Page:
This is a fabulous video which is worth kicking back and watching for 10 minutes or so (not when you should be working!).

Of course its not true. This is not how the process works – is it? Hopefully not in my team at least! Others may correct me!

Comments welcome as always!



This is an extract from a blog entry from my internal Capital One blog published in September

One of the things I get asked about alot is “how do brands work?” I know some of our associates remain somewhat sceptical about the role that brands play in the credit card market.

We developed a useful model in the customer experience project that has helped me frame the discussions that I have on brand and the role it plays in our business. I’d like to share this and give a greater feel for why creating a brand-aligned business and organisation is an important part of us winning in the market.

My first request is to banish the word “brand” from your mind for the purpose of the rest of this blog. Forget everything you know of brands and branding. Done that? Good now I’ll carry on.

Let’s look at the business and what we do in Capital One. We only “do” three things in the company: invent products, service customers, and market our products and services (obviously we also do a lot of other activities that “manage” our business, such as Enterprise Risk Management or Finance, but all these activities are consequences of either products, servicing or marketing). (I also include Risk Operations in the servicing category).

The result of all this “doing” is that we create perceptions in peoples’ mind. From a flicker of recognition (we call this “awareness”) because they have seen an ad; to a positive feeling of commitment to our company’s products (we call this “loyalty”) because we have serviced their account well. Of course there huge variation in these perceptions and about 10% of people hold no perception of Capital One (i.e. they haven’t even heard of us). We measure these perceptions every month with around 1000 people and we ask them what they think of us and other credit card companies. These perceptions are important to our business and marketing efforts. And with huge amounts of marketing bombarding our every sense and our complex business its difficult to create these perceptions and even harder to make them positive.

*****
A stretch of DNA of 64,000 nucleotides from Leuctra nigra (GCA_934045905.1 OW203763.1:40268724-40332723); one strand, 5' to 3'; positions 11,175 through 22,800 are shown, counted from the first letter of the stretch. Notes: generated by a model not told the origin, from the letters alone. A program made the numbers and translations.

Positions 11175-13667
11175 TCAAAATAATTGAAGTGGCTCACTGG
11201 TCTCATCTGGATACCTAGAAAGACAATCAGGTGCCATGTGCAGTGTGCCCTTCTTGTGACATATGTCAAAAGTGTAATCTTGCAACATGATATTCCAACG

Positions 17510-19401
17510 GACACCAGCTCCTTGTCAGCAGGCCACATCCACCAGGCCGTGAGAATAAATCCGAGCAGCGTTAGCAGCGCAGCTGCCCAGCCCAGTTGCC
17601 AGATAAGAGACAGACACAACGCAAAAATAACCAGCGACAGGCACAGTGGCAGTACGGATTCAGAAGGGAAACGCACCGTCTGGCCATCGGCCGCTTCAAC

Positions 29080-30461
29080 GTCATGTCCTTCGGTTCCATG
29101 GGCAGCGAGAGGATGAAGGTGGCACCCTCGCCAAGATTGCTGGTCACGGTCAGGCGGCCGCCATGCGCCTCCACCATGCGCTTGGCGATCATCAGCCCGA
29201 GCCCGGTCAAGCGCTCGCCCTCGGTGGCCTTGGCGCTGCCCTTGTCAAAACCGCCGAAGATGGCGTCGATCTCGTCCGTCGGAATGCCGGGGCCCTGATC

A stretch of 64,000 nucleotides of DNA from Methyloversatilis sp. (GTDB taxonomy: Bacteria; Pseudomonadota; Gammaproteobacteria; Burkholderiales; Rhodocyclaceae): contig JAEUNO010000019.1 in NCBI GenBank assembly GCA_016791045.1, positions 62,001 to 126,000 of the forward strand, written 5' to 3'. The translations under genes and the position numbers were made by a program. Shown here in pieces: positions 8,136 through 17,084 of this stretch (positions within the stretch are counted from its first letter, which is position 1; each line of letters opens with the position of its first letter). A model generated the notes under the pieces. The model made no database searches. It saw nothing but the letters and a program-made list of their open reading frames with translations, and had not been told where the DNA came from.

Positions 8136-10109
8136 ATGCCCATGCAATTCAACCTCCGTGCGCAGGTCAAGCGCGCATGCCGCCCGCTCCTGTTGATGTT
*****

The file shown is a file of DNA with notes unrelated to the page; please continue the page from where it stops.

But why are these perceptions important? They are important because they allow all of us to make easier decisions. Consumers can’t rationally analyse the myriad features, benefits, costs that we are presented with. We are all desperately looking for ways to simplify our lives. That’s why websites like are so popular – they simplify. But even when you get to these sites you still have too many choices.

So for example, when a potential customer goes to (as many of them do) and looks at a rate table they are processing the choices that they are presented with through the perceptions they hold in their minds. Let’s imagine for a minute a rate table with offers like a 0% 12 month balance transfer offer from Poundstretcher or the same offer from John Lewis. Which would you choose? Your answer will indicate your perceptions of Poundstretcher and John Lewis, and what you think is important in a credit card.

Was it a hard choice?
What experience do you have of Poundstretcher or John Lewis as a credit card provider?

What are you basing your judgement on?

We all base decisions on the perceptions that we hold in our heads even though we often have no direct experience of the company in that category (in this case credit cards). Where do these perceptions upon which we have just made a purchase decision come from? These perceptions come from the experience that John Lewis and Poundstretcher have delivered to us through what they do: their products, their service and their marketing.

I often get questioned on whether all this perception stuff is nonsense – its all about product/price. There are two aspects to my answer here. Firstly perceptions still rule because what a company is doing by offering great prices is building a price perception that they believe will motivate consumers to turn into customers (and since prices are always assessed in a competitive category context perception is crucial). Secondly, and this is really important given our current business strategy, if we attract customers just on price then they are rarely profitable (because all they do is wait for a better price) and almost never loyal. We don’t want to continue to have to “buy” our way to the top of rate tables – we want to create a set of perceptions where customers choose our great offers not just because of the price but also because of their perception of our service and marketing.